Dallas can’t force strip clubs to close at 2 a.m., judge says

A federal judge temporarily blocked Dallas from forcing strip clubs and other sex-oriented businesses to close between 2 a.m. and 6 a.m., saying data presented by police to city officials did not properly justify the limitations.

U.S. Chief District Judge Barbara Lynn said on Tuesday that police statistics showing high crime near sex businesses presented to city council members before they vote in the unanimity to approve the restrictions in January were wrong. The judge said she believed the numbers were improperly inflated and did not accurately reflect the impact of sex-based businesses on Dallas crime and police and fire department resources.

“The court finds that the data relied upon by the city council does not fairly support the city’s stated rationale for the crime reduction order because the data artificially enhances crime data associated with (businesses in sexual character) and, in doing so, unfairly attribute side effects to SOBs,” Lynn wrote in a court notice.

Lynn also said the hour restrictions would limit free speech expression for strip club workers who may only be able to work at night. Several club workers told council members in January that most of their business came after 2 a.m. and that they could only work at night to support their families.

Dallas Assistant City Attorney Stacy Jordan Rodriguez declined to comment.

Roger Albright, an attorney for the Association of Club Executives of Dallas, a trade organization that represents five sex businesses suing Dallas for change, welcomed Lynn’s decision.

“The court’s decision is a significant victory for free speech protected by the First Amendment, and of course we are pleased that the court has issued a preliminary injunction against enforcement of the order,” he said. he said on Tuesday.

The lawsuit led to the city agreeing not to enforce the ban until Lynn’s decision. A city attorney wrote to Lynn last week urging her to make a decision quickly because city officials wanted to start enforcing the new rules by Thursday due to a possible increase in violence during Memorial Day weekend.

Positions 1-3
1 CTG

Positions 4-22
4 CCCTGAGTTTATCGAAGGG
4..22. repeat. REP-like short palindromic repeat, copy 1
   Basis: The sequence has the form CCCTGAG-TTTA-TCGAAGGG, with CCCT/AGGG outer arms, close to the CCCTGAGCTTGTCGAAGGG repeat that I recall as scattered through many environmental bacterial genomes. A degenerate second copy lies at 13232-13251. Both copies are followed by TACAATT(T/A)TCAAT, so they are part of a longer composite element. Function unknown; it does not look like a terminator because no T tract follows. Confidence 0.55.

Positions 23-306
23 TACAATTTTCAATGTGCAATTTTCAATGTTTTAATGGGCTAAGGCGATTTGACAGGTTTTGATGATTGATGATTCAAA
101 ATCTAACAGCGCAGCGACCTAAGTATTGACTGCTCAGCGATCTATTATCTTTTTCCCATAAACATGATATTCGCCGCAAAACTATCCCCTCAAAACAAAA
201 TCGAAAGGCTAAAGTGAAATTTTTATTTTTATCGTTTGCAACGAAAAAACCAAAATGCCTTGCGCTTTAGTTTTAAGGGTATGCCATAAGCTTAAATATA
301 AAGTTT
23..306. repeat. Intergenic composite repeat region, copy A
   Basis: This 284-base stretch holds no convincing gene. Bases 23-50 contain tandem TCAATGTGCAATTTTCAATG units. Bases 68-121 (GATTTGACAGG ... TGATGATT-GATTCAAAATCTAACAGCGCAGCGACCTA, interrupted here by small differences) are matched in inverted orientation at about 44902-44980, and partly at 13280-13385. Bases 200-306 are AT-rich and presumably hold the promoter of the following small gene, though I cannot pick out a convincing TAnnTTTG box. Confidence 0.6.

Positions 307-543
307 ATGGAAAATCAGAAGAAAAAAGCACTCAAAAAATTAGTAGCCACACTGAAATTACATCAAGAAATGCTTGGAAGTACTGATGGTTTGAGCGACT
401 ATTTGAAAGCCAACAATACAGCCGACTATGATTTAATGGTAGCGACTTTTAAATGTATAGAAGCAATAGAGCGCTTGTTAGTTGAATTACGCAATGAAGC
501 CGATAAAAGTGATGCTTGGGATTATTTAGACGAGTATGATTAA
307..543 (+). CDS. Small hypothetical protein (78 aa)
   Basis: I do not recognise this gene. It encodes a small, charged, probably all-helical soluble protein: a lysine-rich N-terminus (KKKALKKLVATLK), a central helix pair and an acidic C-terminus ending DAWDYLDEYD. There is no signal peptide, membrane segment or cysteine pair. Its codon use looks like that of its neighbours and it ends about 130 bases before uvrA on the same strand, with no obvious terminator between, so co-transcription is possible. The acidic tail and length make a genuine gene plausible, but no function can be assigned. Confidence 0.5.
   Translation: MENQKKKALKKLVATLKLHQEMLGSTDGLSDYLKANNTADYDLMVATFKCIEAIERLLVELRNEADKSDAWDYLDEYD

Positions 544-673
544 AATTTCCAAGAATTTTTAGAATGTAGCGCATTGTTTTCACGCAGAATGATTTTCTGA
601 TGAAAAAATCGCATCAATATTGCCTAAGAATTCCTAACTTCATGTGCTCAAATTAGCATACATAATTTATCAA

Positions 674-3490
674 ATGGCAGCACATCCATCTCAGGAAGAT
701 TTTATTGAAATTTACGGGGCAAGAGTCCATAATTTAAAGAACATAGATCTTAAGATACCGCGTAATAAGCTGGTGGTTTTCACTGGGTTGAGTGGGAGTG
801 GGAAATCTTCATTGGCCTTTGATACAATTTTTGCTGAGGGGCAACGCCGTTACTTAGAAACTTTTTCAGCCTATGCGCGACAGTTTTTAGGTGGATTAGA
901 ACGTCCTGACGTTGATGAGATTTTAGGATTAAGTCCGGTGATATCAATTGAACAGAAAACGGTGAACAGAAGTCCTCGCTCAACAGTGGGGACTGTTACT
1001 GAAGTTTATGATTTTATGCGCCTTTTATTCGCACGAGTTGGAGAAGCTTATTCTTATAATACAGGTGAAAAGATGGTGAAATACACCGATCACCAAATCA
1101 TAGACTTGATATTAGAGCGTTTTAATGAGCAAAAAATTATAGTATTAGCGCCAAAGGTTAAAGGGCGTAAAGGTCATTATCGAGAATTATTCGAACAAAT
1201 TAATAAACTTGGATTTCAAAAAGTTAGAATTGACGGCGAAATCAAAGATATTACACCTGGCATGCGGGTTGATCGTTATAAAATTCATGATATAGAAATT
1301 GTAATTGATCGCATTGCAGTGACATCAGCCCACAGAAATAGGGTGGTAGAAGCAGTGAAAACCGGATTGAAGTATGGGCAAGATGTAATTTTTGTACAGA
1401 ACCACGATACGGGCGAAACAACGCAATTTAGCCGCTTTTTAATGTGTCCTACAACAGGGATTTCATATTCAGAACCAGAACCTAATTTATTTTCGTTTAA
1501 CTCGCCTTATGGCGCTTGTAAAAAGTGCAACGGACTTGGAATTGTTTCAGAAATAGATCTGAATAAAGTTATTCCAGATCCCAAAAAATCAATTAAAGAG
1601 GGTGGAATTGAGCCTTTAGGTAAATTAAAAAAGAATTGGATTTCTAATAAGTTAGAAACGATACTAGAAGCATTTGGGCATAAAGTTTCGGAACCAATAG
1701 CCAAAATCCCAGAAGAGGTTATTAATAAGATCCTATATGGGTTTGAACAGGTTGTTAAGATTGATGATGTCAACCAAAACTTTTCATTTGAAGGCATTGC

Lawyers for the city and the Dallas Club Managers Association had been waiting for Lynn to issue the ruling since April 6.

The lawsuit against the city argues that since the hour restrictions only target late-night sex businesses, they violate constitutionally protected free speech. The lawsuit also argues that the restrictions would have a significant impact on businesses’ revenues, result in the loss of their jobs and have other repercussions.

Lawyers representing the companies initially raised questions about the data used by the police department to justify the new rules.

City prosecutors and police say the time restrictions are meant to promote public safety. They defended the data presented to elected officials and Lynn: They say crimes and emergency calls occurring after 2 a.m. in some strip clubs are tying up police and fire department resources and frustrating the goal of the city to reduce violent crime.

Police analysis of arrests and emergency calls captured within 500 feet of licensed sex businesses between 10 p.m. and 6 a.m. from 2019 to 2021 shows they were linked to a large number of violent crimes and emergency calls – especially after 2 a.m. Data shows that officers made nearly 2,100 arrests at or near sex businesses between 2019 and 2021.

The police department did no similar analysis of crimes within 500 feet of any other nighttime businesses for comparison. Many of Dallas’ sex businesses are located near hotels, gas stations, liquor stores, and other businesses that operate early in the morning.

Lynn, in her Tuesday memo, said the statistics included crimes near empty buildings that still had active commercial sex city licenses. Police included crimes that occurred within 500 feet of strip clubs and other businesses that did not necessarily reflect crimes related to activity in establishments.

The data did not take into account whether businesses were open or closed at the time of the crimes, she said. And the judge challenged police including citations and arrests from a unit created to patrol sex businesses last year in northwest Dallas. Lynn noted testimony from a deputy chief who said many citations and arrests stemmed from traffic stops and that many of those involved had nothing to do with a sex business.

“Because protected speech occurs in SOBs regardless of the time of day, the city’s evidence is, at best, probative only as to which particular four-hour window has more or less crime, d arrests or calls to locations within 500 feet of SOBs, but says nothing about whether protected speech during SOBs – the unchanging constant in city data – caused the observed variations” , Lynn wrote, “Failure to include non-SOB information renders the city’s reliance on this evidence unreasonable.”

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